(CNN) -- Dear cicada friends,
We know you probably don't speak English, but we humans can't really buzz that well, so this letter will have to do.
The last time we saw your cicada variety, known as Brood II, emerge was in 1996. Other broods have come and gone since then, but we're still glad to see you. You were still in your larval stage in '96, so you probably don't remember. Now, you're rising to the surface and having a grand ol' party. So much so that CNN is tracking readers' reports of your locations and listening to recordings of your buzz.
We humans have a hard time imagining what it must be like to go into hiding for years on end and leave your fate in the hands of the world. Who knows what the world will be like when you next emerge 17 years from now? Will it be a mundane place or a strange post-apocalyptic scene?
That's why we're so in awe of you. You are like living time capsules, and you take it in stride. Life is one big, buzzing party for you.
But all good things must come to an end, and before you go, we'd like to bring you up to speed on the things you've missed since you were last here. It's probably not pleasant to think about, but we want to reach you in time.
We were inspired to write you this letter because of a heartfelt iReport we received from Janie Lambert of Hughesville, Maryland. She talked about many events that have happened in the past 17 years. Like your species, her family has hatched a new generation of offspring during this time.
Your buggy brains aren't really geared for philosophy, but here's a grub of an idea: the tragedy of your lives is a metaphor for our own.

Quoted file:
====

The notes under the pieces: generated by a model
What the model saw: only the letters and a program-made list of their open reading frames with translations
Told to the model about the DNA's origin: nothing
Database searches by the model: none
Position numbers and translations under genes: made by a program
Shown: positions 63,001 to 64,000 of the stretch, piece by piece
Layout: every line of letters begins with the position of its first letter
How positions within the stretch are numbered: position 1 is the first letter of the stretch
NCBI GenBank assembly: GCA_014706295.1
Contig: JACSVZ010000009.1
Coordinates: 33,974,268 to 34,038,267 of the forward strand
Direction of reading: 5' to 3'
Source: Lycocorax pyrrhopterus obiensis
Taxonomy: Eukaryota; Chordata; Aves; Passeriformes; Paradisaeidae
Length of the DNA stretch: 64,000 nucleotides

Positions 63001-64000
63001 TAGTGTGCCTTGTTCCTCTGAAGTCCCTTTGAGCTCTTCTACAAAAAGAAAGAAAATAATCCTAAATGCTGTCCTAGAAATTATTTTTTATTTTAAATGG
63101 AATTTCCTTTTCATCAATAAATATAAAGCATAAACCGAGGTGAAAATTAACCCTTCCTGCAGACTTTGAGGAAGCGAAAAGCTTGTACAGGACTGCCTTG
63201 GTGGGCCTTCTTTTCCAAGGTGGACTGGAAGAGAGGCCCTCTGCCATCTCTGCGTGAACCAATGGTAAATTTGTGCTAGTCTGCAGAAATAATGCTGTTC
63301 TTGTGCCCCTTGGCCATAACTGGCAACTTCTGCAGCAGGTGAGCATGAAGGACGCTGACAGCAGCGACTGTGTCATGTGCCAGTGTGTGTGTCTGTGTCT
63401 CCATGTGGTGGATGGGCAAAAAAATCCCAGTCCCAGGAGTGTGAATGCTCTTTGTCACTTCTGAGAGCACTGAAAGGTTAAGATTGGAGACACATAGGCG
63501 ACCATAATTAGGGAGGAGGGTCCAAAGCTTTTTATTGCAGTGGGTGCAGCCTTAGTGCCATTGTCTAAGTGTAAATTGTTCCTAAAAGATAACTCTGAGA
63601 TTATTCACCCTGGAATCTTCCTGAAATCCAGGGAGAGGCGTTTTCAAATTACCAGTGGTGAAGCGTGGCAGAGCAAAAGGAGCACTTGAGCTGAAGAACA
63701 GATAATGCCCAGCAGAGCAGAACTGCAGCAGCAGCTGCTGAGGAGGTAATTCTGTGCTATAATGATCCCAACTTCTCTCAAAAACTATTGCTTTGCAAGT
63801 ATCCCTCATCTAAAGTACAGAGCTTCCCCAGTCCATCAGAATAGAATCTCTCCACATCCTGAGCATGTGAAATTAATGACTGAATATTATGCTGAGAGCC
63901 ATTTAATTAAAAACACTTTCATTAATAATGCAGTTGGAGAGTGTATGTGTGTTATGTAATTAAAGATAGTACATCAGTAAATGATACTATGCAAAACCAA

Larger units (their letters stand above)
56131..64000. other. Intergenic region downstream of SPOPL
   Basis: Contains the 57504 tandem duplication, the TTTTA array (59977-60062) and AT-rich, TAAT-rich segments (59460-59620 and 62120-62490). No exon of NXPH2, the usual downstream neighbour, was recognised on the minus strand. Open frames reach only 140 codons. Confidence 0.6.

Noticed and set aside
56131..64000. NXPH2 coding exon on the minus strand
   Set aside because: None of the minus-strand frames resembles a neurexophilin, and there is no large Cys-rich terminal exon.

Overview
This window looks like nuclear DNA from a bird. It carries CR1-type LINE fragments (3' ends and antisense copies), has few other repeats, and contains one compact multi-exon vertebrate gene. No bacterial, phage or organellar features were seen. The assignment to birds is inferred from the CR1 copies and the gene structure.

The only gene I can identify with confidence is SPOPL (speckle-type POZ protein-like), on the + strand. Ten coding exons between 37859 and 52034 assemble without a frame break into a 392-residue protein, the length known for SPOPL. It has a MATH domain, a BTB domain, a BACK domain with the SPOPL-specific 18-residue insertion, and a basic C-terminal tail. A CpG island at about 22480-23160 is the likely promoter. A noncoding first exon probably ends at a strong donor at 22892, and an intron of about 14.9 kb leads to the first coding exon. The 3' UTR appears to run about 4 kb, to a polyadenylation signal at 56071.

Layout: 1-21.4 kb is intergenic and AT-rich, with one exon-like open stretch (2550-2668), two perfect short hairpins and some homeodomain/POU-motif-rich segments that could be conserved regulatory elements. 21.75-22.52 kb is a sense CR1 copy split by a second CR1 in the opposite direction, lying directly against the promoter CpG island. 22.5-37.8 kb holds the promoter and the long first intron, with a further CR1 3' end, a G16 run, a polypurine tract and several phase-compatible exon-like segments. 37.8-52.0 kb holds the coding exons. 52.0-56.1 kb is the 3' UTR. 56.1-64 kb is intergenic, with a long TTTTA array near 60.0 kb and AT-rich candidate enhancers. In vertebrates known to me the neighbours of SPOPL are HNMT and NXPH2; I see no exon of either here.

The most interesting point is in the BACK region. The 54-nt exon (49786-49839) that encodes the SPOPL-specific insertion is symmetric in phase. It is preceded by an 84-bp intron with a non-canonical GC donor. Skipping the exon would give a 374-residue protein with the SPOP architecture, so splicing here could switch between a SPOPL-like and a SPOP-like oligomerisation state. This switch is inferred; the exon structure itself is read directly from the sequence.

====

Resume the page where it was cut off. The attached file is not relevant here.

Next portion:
It's too bad you barely missed Baz Luhrmann's "Romeo + Juliet," with Leonardo DiCaprio and Claire Danes in the leading roles. It came out in fall 1996 -- well after you would have ducked into the ground. And don't forget about "Tromeo and Juliet," which also came out around that time.
Bet you would have related to William Shakespeare's infamous star-crossed lovers, who were destined to shack up and then die while still in their teens.
We think you would also have a special appreciation for the "Austin Powers" movie trilogy, which kicked off in 1997. It features a British spy who is cryogenically frozen in the 1960s and then emerges in the 1990s with a strong mating instinct. Strip away the bad teeth and Union Jack decor, and your stories are much the same.
Culture shock was a big part of the "Powers" films, and you're probably feeling like a Rip Van Winkle as well. Surely you must be wondering where you can get some pogs, or the latest dramatic twists and turns in the Van Halen line-up. Radiohead released several acclaimed albums (including "OK Computer" and "Kid A") as well. Heck, there was even a Woodstock anniversary concert in 1999.
A few years later, an electronic band called Cicada formed in the UK. Their self-titled debut album (2006) will make your feelers twitch. It includes a song called "Cicadas" that intermingles rhythmic buggy noises with sweet synthetic sounds.
You skipped most of the boy/girl bands -- just barely. The Backstreet Boys put out their self-titled album in June 1996 and *NSYNC rose soon thereafter. The Spice Girls released their debut album "Spice" worldwide by 1997, and Britney Spears reached stardom status in the late 1990s. The Jonas Brothers, Miley Cyrus, Justin Bieber, Selena Gomez ... there's so many.